On the other hand, studying at university allows you to develop your knowledge in a subject you love, whilst allowing you to build transferable skills that will come as vital in your future career. You’ll have longer to research and discover what you’d like to do post-education, and of course you’ll gain those classic student memories that will last a lifetime.
Andrew felt like this more traditional route was the right move for him. “The graduate programme was the next natural stepping stone after university. It also provided a route to chartered accountancy.”
What can you expect?
EY offers trainees on both programmes a variety of opportunities across many different fields, alongside competitive salaries whichever route you chose. If you’re wondering what life at one of the Big Four is like, Luke dispels one of the biggest myths out there: “Most people think accountancy is boring and mundane, but a lot of what I do is interesting and forever changing.”
The company values five ‘future skills’, one of which Violina uses a lot on her grad programme: “Despite the technical focus of my job, my everyday experience requires a high level of emotional intelligence – both in the context of my EY team and in a client environment.”
Both options will set you up for a successful future. As Jessica puts it, “When I decided I wanted to go into tax I had truly no real idea of how vast and how many sub-fields there are. There are always more qualifications that you can pursue should you want.”
Your choice therefore could come down to the area you want to build your career in. Apprenticeships at EY consist of two types: business apprenticeships and degree apprenticeships. The former houses three areas for you to specialise in – Assurance, Tax, Transactions – whilst the latter consists of two types: Digital and Technology and Business Leadership and Management. To train on any of these programmes, you’ll need three A-levels or equivalent, and a thirst for knowledge in the role you’re applying for.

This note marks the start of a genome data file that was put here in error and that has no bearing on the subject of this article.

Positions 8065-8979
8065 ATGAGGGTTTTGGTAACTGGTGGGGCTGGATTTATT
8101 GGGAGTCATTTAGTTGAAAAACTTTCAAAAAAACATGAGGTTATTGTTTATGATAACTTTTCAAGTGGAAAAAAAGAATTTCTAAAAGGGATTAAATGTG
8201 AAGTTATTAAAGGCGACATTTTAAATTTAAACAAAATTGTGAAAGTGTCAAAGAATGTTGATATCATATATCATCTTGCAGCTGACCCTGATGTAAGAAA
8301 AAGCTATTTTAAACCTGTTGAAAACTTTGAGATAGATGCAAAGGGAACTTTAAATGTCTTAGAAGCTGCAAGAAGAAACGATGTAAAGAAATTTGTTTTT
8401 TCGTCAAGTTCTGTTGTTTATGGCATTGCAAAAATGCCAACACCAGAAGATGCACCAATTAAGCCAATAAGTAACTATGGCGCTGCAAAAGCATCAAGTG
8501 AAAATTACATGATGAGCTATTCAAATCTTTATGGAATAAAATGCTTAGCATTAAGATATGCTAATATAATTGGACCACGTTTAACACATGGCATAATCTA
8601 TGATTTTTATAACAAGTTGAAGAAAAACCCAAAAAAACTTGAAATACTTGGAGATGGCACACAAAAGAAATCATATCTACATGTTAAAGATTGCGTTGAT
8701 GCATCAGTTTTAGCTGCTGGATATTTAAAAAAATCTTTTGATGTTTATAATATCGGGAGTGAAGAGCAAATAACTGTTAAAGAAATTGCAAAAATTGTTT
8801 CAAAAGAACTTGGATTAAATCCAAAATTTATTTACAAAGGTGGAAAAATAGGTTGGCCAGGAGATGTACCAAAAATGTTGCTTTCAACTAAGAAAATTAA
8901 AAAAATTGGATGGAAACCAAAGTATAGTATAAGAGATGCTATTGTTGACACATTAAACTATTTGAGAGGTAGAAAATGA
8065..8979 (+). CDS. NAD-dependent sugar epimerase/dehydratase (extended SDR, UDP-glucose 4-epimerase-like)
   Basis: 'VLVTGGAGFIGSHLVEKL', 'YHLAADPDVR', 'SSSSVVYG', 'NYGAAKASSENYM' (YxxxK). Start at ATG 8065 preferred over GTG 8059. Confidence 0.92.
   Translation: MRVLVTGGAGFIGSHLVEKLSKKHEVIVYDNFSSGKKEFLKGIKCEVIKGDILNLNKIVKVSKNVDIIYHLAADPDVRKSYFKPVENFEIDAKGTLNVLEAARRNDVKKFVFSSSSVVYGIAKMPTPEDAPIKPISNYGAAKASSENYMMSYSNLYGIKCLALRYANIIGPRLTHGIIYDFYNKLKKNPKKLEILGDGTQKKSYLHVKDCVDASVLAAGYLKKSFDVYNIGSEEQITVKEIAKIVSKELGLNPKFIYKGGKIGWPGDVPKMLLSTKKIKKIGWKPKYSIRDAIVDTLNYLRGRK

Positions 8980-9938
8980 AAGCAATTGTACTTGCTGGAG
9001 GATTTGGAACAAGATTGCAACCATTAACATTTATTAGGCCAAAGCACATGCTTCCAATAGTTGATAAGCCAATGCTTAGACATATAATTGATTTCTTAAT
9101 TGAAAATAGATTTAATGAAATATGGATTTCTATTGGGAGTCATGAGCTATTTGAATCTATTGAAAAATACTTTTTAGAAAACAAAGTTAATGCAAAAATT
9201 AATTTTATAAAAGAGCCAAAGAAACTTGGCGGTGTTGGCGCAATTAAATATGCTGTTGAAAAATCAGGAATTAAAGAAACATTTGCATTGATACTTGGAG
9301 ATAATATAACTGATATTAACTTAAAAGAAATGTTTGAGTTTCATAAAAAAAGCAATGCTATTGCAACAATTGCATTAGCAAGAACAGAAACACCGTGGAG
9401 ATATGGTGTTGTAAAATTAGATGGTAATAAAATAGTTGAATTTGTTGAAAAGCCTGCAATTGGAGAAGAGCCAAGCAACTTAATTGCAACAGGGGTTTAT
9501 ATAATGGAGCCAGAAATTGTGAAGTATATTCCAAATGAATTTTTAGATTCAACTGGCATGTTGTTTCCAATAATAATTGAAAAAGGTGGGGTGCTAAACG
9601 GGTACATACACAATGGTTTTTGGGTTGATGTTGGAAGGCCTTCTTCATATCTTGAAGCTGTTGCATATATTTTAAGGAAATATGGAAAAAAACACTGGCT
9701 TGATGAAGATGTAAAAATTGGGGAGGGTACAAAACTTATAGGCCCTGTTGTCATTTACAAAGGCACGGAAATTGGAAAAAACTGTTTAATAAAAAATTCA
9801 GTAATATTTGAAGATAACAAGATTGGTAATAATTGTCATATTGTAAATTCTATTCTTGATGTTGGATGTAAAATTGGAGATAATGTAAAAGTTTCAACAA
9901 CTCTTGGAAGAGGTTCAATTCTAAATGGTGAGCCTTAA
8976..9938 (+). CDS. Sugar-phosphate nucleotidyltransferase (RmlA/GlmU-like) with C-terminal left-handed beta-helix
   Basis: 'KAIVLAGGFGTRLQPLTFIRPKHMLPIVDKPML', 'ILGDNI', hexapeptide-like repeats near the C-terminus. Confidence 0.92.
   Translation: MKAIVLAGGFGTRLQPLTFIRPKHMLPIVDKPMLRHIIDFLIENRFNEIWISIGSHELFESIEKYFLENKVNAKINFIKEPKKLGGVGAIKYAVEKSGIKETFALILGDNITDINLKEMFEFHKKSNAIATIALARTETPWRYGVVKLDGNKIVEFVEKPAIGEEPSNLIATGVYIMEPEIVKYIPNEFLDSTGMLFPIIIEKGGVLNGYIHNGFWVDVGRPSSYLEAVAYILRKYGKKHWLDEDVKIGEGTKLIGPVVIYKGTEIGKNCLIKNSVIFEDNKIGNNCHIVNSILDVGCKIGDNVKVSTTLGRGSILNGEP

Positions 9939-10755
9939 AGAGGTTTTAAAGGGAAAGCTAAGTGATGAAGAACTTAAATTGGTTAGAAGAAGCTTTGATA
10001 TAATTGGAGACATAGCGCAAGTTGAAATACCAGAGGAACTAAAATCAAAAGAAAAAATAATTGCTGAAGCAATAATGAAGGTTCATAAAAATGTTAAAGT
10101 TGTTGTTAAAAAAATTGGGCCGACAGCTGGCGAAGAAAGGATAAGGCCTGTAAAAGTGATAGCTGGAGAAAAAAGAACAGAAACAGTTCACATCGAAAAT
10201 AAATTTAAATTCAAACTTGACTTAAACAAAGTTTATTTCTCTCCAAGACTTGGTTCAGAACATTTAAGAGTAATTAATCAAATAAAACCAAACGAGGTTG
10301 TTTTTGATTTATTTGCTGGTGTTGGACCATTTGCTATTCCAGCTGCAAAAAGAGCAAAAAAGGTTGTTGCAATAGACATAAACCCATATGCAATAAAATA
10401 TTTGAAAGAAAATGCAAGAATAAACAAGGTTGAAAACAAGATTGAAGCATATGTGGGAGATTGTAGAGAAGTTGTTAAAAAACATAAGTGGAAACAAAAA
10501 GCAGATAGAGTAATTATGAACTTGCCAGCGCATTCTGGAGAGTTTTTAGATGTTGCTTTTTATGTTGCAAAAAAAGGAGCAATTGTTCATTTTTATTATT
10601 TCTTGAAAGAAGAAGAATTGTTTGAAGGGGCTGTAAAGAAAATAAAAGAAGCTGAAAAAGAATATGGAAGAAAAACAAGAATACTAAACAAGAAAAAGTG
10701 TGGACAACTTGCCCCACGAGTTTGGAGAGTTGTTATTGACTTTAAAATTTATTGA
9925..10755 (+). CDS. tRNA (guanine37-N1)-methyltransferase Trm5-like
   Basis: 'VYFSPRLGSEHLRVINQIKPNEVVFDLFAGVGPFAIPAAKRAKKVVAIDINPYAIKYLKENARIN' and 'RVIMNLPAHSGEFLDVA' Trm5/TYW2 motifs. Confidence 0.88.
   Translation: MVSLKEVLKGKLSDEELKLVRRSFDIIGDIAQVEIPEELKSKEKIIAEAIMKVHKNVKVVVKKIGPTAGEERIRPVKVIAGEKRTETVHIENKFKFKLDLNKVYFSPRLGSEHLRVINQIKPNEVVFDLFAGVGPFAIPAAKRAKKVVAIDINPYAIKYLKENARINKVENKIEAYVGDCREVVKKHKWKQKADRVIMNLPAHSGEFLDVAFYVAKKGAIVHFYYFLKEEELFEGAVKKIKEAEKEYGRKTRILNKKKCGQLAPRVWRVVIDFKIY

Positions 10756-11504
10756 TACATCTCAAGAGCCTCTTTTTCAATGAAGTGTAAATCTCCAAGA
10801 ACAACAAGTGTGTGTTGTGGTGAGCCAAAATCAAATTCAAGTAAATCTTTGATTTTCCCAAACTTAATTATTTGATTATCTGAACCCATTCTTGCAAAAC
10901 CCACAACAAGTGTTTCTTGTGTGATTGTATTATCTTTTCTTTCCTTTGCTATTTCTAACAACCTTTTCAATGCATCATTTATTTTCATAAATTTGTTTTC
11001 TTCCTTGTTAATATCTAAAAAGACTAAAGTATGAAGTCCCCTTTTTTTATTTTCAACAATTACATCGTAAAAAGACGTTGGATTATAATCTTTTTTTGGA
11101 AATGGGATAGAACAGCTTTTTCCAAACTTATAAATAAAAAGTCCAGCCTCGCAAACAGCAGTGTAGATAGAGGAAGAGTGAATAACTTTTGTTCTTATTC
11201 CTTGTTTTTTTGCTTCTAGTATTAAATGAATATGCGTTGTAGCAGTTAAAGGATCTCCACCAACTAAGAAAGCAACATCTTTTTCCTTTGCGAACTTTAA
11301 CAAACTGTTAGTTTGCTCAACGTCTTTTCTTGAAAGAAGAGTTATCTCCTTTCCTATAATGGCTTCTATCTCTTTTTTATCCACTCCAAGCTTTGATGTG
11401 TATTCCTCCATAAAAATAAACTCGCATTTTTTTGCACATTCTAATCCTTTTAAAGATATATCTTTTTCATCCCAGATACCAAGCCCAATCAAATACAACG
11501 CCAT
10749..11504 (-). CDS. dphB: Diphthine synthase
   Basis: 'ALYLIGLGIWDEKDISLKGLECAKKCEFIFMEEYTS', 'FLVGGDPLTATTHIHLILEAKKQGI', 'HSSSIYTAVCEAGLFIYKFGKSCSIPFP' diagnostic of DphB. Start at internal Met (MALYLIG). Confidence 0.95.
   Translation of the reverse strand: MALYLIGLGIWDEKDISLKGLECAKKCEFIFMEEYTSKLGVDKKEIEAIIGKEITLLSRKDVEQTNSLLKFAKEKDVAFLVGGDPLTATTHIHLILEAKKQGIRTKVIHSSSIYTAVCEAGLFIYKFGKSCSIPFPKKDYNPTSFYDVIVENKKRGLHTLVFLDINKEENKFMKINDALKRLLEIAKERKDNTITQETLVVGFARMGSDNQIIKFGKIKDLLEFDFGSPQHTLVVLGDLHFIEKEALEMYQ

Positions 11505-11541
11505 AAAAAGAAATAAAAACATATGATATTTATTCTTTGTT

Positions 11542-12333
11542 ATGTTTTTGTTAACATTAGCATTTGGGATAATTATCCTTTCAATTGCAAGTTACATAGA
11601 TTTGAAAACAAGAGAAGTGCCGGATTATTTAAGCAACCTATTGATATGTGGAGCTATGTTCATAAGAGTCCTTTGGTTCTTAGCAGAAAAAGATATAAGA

Meanwhile, the grad programmes offer opportunities in six areas: Actuarial, Assurance, Consulting, Tax, Technology and Transactions. To train on a grad programme, you’ll need a degree – but rest assured that if it’s not from a Russell Group university, you won’t be at a disadvantage. However, depending on the role you’ll be doing, you may need a degree in a particular subject, such as a STEM-based or technology one. Therefore, if this is the route you want to take, be sure to carefully consider what you want to study at university, and what doors this subject opens up for you.
If you want to compare apprenticeships and graduate programmes at EY specifically, check out the comparison tool on their website. They also have a useful visual on weighing up your options between apprenticeships and university, check it out here!
Ultimately, there are a number of factors at play when choosing between apprenticeships and grad programmes, but the main ones we suggest considering are: your preferred methods of learning, the experience you most want, your finances and your future career opportunities. Weigh up the pros and cons of each. Do your research and speak to people who are currently in the role you’re thinking about; first-hand accounts can be incredibly helpful when deciding.
Whatever choice you make, you’ll be certain to set yourself up for a thriving career!